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Why Do We Judge What We Do Not Understand?

By Terin Marlae Benavente | Featured Contributor

As most of you know, Christmas this year looked a little different for everyone. My husband and I decided to take our children to visit their grandparents who live nearly an hour away for a short visit. Prepped with double masks and hand sanitizer, away we went. Once we arrived, pleasantries were exchanged and gifts were unwrapped. Shortly after, my father decides to bring me his retirement/pension paperwork to help him fill it out. Of course, the HR employee inside of me jumped up and said “of course!” while the daughter inside of me thought “Uh oh, I have left my husband all alone with his outspoken, sharp-tongued mother-in-law.” Not in the best health herself, I decided to roll with it and move forward.

An Overheard Remark


As I walk in and out of the house completing the paperwork, I mindlessly drift into a conversation between my husband and my mother. As in, when I am focused on something, I am really focused as to not become distracted. However, their conversation was on me so of course, I listened. As I stand there looking over the paperwork I hear my husband gushing over me. “Ma’am, your daughter is so talented and smart. She is a wonderful writer and one day you will be reading her books.” My mother, with her usual quick and snide remarks, said and I quote, “Oh really? And what will she write about? Most times, authors are those who have lived an extraordinary life and have something interesting to write about.” Mind you, this is my own mother. My poor husband sat there stunned. He looked over at me and asked what I planned to write about. I responded with “Well, nothing I guess. It seems as though I am rather boring to some.”

What she and many may not know is that I in fact have lived a rather difficult yet adventurous life for only having been on this Earth for thirty-five years. You see, I am a very quiet and private person. I keep to myself for many reasons but mostly due to a lack of trust in those around me. For years, my husband has known how much I love to write. He knows how big my dreams really are..to one day travel the world and become an author/editor for a largely respected publishing company. You see, he and I have spent twenty-one years together. He is in fact my best friend. On the other hand, I left my mother’s home at the young age of seventeen and never looked back. Unfortunately, she and I haven’t always had the best relationship. In her eyes, I am the black sheep of our family, having driven her crazy as a child with my strong and argumentative spirit. Despite being grown and having accomplished so much, (i.e. drama free, happily married with three wonderful kids, college-educated with a rewarding career) to this day I am still deemed as inferior or not good enough.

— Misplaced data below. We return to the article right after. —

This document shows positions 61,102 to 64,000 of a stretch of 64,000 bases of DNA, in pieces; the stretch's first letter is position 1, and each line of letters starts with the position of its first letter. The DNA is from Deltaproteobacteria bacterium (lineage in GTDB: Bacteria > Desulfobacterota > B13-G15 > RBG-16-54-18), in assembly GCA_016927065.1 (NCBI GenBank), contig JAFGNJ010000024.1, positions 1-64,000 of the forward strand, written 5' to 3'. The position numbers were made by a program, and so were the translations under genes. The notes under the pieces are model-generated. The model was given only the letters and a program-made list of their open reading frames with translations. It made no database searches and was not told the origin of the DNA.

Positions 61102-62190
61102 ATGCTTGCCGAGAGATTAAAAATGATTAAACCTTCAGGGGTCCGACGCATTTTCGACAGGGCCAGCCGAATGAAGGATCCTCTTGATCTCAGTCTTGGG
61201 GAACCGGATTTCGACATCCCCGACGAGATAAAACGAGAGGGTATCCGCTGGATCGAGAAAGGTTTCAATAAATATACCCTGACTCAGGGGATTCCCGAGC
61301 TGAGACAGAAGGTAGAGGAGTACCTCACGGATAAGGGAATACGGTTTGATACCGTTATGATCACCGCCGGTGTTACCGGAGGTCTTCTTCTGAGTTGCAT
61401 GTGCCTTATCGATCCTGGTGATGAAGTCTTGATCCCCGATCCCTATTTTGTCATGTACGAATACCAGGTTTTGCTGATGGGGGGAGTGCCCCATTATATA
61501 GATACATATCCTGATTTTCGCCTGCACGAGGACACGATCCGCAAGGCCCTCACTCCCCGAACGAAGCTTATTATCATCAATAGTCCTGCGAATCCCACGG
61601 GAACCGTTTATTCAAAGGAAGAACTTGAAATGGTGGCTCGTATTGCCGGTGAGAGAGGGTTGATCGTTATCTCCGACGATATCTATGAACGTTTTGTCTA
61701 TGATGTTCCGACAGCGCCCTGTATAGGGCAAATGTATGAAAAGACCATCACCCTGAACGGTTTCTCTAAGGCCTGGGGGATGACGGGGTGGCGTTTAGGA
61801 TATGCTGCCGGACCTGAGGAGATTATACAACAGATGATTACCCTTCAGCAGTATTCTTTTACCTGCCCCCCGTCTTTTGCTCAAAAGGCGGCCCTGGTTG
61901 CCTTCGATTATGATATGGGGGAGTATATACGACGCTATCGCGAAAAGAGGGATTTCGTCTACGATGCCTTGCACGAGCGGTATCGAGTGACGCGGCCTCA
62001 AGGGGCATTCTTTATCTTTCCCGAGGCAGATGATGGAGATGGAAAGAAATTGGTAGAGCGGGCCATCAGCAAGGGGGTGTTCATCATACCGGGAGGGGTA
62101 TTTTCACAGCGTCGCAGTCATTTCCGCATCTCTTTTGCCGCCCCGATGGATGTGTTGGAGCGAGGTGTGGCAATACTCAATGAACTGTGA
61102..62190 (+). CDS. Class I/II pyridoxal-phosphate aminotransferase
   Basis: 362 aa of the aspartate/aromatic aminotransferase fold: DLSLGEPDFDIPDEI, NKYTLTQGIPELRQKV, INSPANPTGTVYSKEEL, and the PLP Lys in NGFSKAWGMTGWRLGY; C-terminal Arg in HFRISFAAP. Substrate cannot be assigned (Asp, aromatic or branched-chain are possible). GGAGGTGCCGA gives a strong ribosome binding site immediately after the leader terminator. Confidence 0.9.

I can’t help but wonder: as parents, who are we to judge our children?

Who Are We to Judge?

Just because we created them does not mean we get to judge their talents, strengths, weaknesses, etc. As a daughter, I admit my mother’s comment did sting a little. However, our family runs in circles and because of this, I have grown accustomed to these kinds of comments. This is why I choose to stay away. Her mother–my grandmother–did the exact same thing when she was alive. Always blurting out the first thing that came to mind, never worrying if it came out wrong or what anyone else thought. While both she and my grandmother think/thought this made them strong, opinionated women, in reality, it is very much a character flaw.

We as human beings possess a unique ability to hold a conversation and respond rationally without the need to criticize that person to make ourselves feel better.

Often, I find myself feeling internally conflicted. Do I stay in an unhealthy relationship simply because we are connected by blood? Or is it enough to love and respect someone from a distance in order to maintain that same love and respect?

I suppose only time will tell.

Terin Marlae Benavente
Terin Marlae Benavente

Dallas-based English Grad Student, Freelance Writer, Blogger, & Parent striving to inspire you with positivity, laughter, and light in a difficult world.

If you would like your personal story to be considered for publication on PhoebeMD.com, click here for information regarding submissions. 

17 replies »

  1. Unfortunately, this is so common between mothers and daughters. Although my mom believed she was the world’s best mother, she wasn’t as supportive as she could’ve been. Her lack of support hurt more than anything. Recently, I’ve noticed she’s trying to change but past memories won’t allow me to get too close. So I still love her from a distance and she lives less than five minutes from me. Enough about me. I’m excited about your future authorship! You’re already a great writer! Looking forward to reading more.

  2. I can’t pretend to assume I know best for others, but for me, distance is the only way. My father isn’t horrible. Most people who meet him think he’s wonderful. But to his family, he is subtly demeaning. He grows tired of you quickly. He doesn’t care if his remarks hurt your feelings. Also, you could be doing way more for him, because he feels he deserves it.

    When he had all of us together, he ran away. Now that we distance ourselves, he demands our attention. I don’t claim he doesn’t love us in some form, but when love is unkind, hurtful, and selfish, it tends to drive people away.

    So I ignore his texts and pretend nothing is wrong when we are together on the rare occasion. It causes me some amount of anxiety to constantly avoid him, but at the same time I’m soooo much more at peace. It’s easier to forgive him when he’s not around creating new grievances. I can breathe. And I have no regrets.

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